Trusting In God

Trusting in God…whether on a big or small scale, it’s a great (the best, actually!) thing to do. But when do we trust in God? Why? How? I’ll go over that by telling you a little story about something that happened to me yesterday…

I live on the bayou. Recently, we got a canoe, because it’s pretty hard to live on a river and not get out on it! The way our bayou (and any other one, I suppose) works is it’s a series of streams/rivers that wind through marshland. When you’re in the middle of it with tall grass blowing all around you and the occasional bare tree poking up, it feels like you’re in the African Sahara.

Anyway, yesterday my dad and I were out there paddling along. We’d gone quite a ways to reach a large river that’s usually noisy with boat traffic, but today we had it to ourselves (which really annoyed me, because I love riding the wakes made by motorboats!). We paddled down it for a while. It was a pretty easy ride, with the current pushing us along, but there was a problem. We’d come this way hoping we’d find a boat path that led back to the general area of our house. As we continued along, the possibility of there being such a waterway seemed less and less likely. We didn’t want to turn back, because the current was very strong and it would be hard and tiring work to fight it back home.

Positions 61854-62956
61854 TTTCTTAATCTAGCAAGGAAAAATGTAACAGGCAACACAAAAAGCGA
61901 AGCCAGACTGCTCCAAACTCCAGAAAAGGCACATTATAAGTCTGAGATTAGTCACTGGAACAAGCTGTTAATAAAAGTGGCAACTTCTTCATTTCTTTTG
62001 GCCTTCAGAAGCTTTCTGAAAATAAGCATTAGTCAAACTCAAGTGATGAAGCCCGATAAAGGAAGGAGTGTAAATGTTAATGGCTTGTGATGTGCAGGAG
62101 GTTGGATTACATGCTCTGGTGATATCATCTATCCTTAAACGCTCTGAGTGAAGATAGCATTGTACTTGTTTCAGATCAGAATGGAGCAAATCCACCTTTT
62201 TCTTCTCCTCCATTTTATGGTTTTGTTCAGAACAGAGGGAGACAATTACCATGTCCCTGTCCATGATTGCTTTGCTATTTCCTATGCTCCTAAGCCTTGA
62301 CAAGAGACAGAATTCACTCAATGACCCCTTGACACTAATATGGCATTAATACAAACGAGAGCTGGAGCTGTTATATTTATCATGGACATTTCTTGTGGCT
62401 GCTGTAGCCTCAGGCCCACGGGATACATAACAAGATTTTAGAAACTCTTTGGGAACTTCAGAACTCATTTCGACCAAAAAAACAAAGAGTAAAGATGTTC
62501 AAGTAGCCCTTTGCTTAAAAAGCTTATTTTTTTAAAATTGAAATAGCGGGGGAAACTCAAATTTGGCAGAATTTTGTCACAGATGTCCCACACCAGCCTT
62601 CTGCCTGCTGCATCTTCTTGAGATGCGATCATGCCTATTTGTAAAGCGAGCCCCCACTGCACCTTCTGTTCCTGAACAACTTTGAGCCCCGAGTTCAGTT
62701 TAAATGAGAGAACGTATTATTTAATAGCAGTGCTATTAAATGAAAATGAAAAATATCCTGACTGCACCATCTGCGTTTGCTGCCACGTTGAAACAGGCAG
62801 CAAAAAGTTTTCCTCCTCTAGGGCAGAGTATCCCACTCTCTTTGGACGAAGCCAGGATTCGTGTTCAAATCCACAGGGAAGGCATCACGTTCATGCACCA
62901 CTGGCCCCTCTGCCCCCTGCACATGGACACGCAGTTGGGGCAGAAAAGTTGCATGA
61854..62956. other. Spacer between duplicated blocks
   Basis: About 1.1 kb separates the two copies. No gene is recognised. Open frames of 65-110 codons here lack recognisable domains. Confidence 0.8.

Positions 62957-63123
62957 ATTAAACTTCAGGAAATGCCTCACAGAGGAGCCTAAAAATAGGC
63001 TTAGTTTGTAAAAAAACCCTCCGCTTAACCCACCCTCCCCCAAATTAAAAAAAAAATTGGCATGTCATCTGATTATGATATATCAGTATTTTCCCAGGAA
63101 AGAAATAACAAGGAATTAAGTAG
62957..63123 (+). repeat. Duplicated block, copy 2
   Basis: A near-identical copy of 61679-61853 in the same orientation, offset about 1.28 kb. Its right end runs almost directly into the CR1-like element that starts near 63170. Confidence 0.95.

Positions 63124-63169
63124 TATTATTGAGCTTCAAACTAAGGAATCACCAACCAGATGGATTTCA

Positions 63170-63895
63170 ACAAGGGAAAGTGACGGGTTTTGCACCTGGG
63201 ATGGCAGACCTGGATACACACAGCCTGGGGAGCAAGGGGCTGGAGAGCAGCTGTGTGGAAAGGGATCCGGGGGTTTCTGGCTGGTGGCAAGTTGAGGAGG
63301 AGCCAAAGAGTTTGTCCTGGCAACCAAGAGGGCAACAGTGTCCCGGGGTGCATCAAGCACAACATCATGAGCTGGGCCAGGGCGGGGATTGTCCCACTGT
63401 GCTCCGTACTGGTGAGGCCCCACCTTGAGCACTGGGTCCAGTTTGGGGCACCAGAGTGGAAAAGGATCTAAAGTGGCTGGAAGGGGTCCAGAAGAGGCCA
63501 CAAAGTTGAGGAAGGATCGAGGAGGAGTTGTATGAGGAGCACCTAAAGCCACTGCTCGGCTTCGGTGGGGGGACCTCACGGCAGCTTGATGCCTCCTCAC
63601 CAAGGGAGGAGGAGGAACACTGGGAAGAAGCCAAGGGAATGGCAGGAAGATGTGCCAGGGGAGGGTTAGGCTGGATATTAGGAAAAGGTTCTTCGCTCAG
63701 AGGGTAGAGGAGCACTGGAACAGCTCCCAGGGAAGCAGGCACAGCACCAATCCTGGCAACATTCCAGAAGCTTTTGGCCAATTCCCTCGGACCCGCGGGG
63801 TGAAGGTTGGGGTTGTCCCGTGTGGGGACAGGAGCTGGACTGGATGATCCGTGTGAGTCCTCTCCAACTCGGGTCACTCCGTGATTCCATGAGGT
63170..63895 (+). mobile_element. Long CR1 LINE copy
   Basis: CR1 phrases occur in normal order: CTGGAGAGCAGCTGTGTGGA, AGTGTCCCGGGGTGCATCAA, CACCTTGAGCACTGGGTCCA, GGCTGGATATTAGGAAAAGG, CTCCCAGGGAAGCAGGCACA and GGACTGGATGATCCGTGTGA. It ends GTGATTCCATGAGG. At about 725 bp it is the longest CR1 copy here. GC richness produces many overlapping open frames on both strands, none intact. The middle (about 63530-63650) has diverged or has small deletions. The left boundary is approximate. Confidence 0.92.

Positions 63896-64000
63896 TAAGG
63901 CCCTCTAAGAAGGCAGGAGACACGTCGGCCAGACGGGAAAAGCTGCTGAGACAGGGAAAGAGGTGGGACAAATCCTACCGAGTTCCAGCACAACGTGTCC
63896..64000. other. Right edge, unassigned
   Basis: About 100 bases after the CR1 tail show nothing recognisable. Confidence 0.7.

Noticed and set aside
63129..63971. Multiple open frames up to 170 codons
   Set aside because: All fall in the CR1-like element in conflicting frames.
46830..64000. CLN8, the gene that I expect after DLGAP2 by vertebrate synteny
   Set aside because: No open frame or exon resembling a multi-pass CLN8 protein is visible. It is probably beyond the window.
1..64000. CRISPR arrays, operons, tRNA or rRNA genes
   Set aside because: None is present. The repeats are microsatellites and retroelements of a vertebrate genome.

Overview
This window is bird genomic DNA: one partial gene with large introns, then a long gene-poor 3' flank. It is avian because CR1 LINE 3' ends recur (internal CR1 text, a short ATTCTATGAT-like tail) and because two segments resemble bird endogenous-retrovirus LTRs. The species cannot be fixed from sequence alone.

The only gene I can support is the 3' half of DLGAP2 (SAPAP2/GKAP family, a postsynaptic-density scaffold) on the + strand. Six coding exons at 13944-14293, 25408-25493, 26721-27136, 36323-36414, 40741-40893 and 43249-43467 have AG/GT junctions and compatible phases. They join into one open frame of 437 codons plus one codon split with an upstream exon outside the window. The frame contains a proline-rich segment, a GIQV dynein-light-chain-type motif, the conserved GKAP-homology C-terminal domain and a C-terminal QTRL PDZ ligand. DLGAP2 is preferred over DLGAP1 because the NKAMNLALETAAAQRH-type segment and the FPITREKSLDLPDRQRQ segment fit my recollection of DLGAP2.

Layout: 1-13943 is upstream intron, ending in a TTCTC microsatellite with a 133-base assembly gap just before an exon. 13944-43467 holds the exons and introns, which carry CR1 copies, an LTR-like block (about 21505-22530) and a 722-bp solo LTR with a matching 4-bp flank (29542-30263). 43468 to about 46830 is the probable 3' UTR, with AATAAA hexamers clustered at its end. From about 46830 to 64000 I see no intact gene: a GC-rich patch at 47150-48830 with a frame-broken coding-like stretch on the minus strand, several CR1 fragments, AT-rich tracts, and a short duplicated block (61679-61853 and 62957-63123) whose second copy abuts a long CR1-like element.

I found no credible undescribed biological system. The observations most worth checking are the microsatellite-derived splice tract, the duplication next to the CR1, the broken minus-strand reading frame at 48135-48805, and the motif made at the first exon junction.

Eventually, it seemed we didn’t have any choice. We were on the right side of the river; our house was somewhere far to our left. We began to paddle to the left furiously, trying to turn the boat around so we could get back, but the current had other ideas. There we were, in the middle of the river, when my dad spotted a good-sized water way in front of us. It had been hard to spot because of the glare from the sun, and was still hard to make out, so we paddled over to get a better look. It looked like a wide, easy path, so we took off down it, glad that we wouldn’t have to brave the river in our canoe.

The waterway was extremely long, and it was constantly twisting and turning, making it difficult to navigate. Thankfully, we were still headed in the general direction of our house. We could even see other homes, though they didn’t register as any we’d seen before. As we continued down, the constant turning of the path made it hard to tell that the waterway was slowly but surely getting narrower. Finally, it opened back up, but it was practically a dead end. Why do I say practically? Because there were a few extremely narrow paths around us. We passed by these all the time while we paddled down larger paths, and we’d taken to calling them “alligator driveways”. It didn’t make me want to go down them anymore than I already did, but it seemed we didn’t have much choice.

We chose the one that made the most sense and squeezed down it. The grass was pressing up against the sides of the canoe and poking us, and a spider chanced to fall at my feet (I stabbed it with my paddle, but it later proved to be virtually un-killable). Up ahead was the glorious sight of open water…which proved to be a dead end.